Tales from the Borderlands: Episode Five – The Vault of the Traveler
Publisher: Telltale Games
Developer: Telltale Games
Genre: Interactive Drama
Release Date: 10/20/2015
(Note: As with all episodic games, certain parts of this review will be carried over from my review of the first episode. Those copied bits will be italicized. Feel free to skip them if you wish.)
It’s been a hell of a season. While TftB hasn’t done much to shed the idea of Telltale’s games being a technical mess, the story and characters has done a great deal into establishing faith that slogging through the game will be worth it. Each episode has been a joy to play through, and this final entry is no exception. Let’s get down to it!
When we last left our heroes, they were stuck on Hyperion. Under the thumb of Vallory, they were forced to track down the last part Gortys needs to summon a vault. Things were going swimmingly, until the girls were put up at gunpoint and Handsome Jack finally made his move.
This final episode wastes no time. Issues and plot lines start getting resolved one right after the other, with very few breaks in the action. We get to see what Jack’s plan is, we get to decide Yvette’s fate, we get to see what happens when the vault is opened, and we even get to see what some our choices have wrought. The episode moves quickly, despite being the longest in the series. It all boils down to a chaotic final section that ups the ante while providing a decent payoff for your decisions. Let’s just say that you can’t craft the perfect team without having made some allies around the way.
As far the story goes, it’s a resounding success. While there are some threads that are open ended, the important points get resolved, and they get resolved in a satisfying manner. On top of that, there’s still plenty of time for some last bits of character growth. While things are, predictably, left open for a sequel, there wouldn’t be much of a problem if this ended up being it. All of the humor, charm, and fun is present and accounted for. What more can you ask?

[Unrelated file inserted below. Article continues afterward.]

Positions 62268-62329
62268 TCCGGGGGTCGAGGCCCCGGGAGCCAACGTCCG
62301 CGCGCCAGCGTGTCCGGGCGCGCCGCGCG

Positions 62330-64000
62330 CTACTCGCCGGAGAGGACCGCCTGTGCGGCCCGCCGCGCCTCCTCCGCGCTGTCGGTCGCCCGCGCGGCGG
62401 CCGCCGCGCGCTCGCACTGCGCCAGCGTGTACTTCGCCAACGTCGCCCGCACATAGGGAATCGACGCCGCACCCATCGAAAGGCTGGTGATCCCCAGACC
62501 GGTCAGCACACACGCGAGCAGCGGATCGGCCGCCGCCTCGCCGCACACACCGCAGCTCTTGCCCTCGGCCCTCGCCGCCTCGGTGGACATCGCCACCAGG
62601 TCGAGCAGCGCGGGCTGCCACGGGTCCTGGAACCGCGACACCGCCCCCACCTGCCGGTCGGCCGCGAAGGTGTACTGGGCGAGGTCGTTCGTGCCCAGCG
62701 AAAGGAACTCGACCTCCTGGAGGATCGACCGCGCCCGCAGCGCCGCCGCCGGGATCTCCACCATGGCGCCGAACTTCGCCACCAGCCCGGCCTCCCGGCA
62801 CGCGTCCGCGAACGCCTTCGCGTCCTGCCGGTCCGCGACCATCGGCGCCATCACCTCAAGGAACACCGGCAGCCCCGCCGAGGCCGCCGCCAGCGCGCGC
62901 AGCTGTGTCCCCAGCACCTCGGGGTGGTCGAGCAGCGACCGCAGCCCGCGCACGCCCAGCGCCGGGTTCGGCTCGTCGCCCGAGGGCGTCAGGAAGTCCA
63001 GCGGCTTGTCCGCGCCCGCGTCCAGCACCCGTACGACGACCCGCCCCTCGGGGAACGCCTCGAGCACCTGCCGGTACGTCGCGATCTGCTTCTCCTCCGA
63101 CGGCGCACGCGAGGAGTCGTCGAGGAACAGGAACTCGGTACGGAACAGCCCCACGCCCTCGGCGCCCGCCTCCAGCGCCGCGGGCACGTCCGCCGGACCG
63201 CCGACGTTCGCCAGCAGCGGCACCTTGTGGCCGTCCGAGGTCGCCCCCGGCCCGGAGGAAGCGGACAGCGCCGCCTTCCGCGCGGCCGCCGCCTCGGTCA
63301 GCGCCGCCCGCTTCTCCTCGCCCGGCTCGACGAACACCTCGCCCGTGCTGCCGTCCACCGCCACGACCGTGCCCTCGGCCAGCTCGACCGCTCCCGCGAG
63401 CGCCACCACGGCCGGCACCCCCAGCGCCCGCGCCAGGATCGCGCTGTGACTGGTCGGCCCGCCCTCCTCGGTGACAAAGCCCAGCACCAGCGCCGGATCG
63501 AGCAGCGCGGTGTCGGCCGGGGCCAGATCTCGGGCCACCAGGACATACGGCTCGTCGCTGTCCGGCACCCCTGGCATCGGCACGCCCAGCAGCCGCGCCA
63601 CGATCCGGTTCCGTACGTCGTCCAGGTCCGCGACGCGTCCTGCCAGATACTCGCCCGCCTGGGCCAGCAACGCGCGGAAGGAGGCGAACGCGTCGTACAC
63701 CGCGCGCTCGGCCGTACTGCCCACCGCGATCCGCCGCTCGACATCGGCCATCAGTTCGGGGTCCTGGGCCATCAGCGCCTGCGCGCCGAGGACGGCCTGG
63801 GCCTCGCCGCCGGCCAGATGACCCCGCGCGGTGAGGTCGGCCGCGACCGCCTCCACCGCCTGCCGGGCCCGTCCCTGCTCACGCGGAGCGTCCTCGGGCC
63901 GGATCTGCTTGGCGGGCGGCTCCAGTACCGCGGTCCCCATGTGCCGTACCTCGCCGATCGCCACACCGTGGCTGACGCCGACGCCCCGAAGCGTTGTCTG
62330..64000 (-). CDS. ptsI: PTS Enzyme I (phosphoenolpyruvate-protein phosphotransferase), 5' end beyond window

Visually, the game works great. The cell-shaded art style of Borderlands lends itself well to the Telltale look. You could even be forgiven for thinking you were just watching a cutscene from one of the FPS games. That being said, the animations are a bit stiff, and there’s an issue with words not syncing up with lips. The game also has the typical TT technical issues. It will pause frequently to load up variations of speech, words will be cut off, and sometimes the sound will go on without the video. These problems are constant, but the fantastic art style makes up for it.
The audio department is where the game really shines though. Featuring the voices of Troy Baker, Laura Bailey, Chris Hardwick, and Patrick Warburton, the cast is truly top notch. Add in the crazed rants of the psychos, the ethereal effects of Zero’s abilities, and the rocking soundtrack, and it’s a recipe for success. The only problem I had was sometimes the voices got drowned out by the music. Still, I can honestly say this is one of the best sounding games I’ve played all year.
Speaking of “game”, let’s talk about how this thing works.